Cynical? Why it Doubles Your Risk of This Disease!

By on May 29, 2014
You hear it time and time again: Stay positive. But hardly anything lightens up your sour mood; after all, managing a busy family, a work life, or getting through school doesn’t put anybody in a good mood.

But perhaps this will motivate you to turn that frown upside down. A new study from the journal Neurology says that people who are cynical–that is, people who have a deep mistrust of others–are more likely to develop dementia later in life.

Previous studies linked cynical behavior to a shorter life span, though researchers weren’t sure why–but perhaps this could explain it.

“There have been previous studies that showed that people who were cynical were more likely to die earlier and have other poor health outcomes, but no one that we could tell ever looked at dementia,” says Anna-Maija Tolppanen, a professor from the University of Eastern Finland who co-wrote the study. “We have seen some studies that show people who are more open and optimistic have a lower risk for dementia so we thought this was a good question to ask.”

The Study

Recruiting 1,449 people in their 70s, researchers wanted to see if cynicism put them at a higher or lower risk of dementia, a risk factor not yet examined before. To do so, they had the participants take a test to determine if they had dementia–and then separately measured their level of cynicism. The cynicism test specifically asked participants if they agreed with certain statements deemed to be cynical, such as “it is safer to trust nobody” and “I think most people would lie to get ahead.”

They then tallied up the results to see who was the most cynical, comparing it to the rates of dementia in the group.

As it turned out, cynicism was a big risk factor dementia–more than doubling their risk for the disease.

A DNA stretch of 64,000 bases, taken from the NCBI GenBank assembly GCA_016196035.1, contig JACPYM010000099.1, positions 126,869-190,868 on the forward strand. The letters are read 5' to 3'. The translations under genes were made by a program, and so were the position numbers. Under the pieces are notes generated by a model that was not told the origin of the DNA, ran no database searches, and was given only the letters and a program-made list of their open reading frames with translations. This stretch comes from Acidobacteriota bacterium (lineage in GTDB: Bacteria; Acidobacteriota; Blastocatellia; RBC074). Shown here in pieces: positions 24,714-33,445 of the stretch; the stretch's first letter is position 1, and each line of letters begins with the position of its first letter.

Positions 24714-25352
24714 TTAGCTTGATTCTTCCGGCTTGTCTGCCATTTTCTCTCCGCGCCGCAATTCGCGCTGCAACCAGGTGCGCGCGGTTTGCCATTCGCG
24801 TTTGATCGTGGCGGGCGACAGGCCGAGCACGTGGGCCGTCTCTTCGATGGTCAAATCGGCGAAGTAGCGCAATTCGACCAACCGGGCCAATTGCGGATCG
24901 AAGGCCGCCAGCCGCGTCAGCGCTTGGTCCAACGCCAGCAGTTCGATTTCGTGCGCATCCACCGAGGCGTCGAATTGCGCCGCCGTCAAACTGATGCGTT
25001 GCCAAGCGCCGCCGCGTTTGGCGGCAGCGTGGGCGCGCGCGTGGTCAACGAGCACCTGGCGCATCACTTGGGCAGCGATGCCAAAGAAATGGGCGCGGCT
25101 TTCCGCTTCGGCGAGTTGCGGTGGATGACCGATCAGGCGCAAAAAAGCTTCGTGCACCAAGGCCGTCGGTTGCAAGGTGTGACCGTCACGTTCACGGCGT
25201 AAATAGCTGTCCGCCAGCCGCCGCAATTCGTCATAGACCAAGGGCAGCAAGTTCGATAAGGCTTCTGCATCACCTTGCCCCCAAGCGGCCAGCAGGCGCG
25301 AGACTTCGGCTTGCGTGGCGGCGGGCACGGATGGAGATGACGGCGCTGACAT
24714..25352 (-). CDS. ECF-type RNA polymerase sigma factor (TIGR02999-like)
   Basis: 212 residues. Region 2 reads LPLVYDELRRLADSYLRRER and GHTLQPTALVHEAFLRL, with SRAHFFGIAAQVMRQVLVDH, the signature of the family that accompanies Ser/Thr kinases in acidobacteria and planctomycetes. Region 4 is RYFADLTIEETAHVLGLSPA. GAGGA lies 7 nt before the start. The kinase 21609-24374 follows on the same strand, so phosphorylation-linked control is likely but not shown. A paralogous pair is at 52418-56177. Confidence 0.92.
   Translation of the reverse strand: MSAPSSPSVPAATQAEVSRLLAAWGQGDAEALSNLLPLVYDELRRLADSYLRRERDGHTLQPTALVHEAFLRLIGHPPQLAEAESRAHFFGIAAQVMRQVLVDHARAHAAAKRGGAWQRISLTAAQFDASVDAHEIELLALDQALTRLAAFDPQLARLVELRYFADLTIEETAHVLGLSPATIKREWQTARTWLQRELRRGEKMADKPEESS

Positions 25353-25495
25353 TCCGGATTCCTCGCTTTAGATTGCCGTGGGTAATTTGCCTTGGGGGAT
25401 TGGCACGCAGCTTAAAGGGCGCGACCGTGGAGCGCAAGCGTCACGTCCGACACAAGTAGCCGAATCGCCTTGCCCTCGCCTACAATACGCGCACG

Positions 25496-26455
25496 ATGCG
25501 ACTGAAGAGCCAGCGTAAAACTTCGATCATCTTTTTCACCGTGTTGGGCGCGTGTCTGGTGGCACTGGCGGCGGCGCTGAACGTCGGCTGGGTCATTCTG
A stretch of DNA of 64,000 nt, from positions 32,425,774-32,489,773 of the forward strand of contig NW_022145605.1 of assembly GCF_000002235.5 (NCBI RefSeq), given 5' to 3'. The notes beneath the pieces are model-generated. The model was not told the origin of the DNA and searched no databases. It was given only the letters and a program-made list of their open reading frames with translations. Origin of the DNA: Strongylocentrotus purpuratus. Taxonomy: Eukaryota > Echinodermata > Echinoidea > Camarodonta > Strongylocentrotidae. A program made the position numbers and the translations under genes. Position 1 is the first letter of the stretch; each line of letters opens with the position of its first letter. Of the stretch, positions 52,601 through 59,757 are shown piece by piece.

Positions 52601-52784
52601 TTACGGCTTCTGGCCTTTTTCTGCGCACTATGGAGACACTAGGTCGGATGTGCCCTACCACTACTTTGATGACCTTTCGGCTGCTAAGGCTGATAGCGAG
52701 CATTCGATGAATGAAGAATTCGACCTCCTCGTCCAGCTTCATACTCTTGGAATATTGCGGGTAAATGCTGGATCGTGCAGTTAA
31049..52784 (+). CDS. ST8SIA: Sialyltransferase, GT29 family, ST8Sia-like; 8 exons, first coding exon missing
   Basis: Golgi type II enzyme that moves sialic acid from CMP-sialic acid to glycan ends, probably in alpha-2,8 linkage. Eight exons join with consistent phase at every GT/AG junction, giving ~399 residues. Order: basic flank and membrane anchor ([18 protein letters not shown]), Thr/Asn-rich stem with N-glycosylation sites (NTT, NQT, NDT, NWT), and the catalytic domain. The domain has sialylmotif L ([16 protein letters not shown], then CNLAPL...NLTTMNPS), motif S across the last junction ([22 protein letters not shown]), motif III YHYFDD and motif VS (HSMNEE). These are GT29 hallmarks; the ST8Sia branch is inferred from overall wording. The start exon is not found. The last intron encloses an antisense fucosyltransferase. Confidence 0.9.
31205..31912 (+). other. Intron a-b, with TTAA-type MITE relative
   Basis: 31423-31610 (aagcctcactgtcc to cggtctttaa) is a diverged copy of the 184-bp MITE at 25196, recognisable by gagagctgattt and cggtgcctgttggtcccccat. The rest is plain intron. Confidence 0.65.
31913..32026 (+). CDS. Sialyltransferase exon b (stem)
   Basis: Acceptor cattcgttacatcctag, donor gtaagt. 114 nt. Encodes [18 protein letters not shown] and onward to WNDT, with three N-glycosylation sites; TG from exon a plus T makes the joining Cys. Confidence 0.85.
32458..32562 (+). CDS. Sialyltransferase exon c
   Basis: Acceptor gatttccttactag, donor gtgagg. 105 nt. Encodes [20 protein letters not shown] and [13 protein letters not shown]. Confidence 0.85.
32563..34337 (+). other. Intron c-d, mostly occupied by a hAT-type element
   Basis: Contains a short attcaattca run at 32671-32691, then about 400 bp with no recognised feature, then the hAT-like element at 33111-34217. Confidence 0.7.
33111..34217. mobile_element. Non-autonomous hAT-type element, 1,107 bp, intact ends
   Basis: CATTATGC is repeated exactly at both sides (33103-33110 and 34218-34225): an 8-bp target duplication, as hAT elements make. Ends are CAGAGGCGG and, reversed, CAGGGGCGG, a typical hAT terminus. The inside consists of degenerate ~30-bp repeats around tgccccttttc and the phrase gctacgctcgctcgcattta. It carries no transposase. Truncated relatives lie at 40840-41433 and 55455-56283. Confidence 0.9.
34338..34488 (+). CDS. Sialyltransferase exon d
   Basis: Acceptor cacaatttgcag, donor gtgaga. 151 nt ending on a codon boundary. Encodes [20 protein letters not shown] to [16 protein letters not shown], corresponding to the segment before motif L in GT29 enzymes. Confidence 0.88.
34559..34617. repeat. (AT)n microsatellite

“Over time, people with highly cynical hostility do worse health wise,” says Dr. Hilary Tindle, an assistant professor of medicine at the University of Pittsburgh. “I can tell you from my clinical perspective from treating patients, I am absolutely certain that psychological attitudes can lead people down a road to poor health, because I see it every day when I talk to patients.”

To add more fuel to the fire, other research shows that cynical people are more likely to engage in unhealthy behaviors–such as avoiding exercise, smoking, and distrusting medical advice.

Bottom line: Having a bad attitude just isn’t worth it.

“The bottom line is that a high degree of anger/hostility/cynicism is not good for health,” says Tindle.

What You Should Do

Can’t kick your sour mood? To temporarily cheer yourself up, try meditation, eating a delicious meal, or better yet, watching something that makes you happy.

Readers: What do you do to cheer yourself up?

Cynical? Why it Raises Your Risk of
Persistent Cynicism Linked to
Being a Cynic Linked to Higher Risk of Developing

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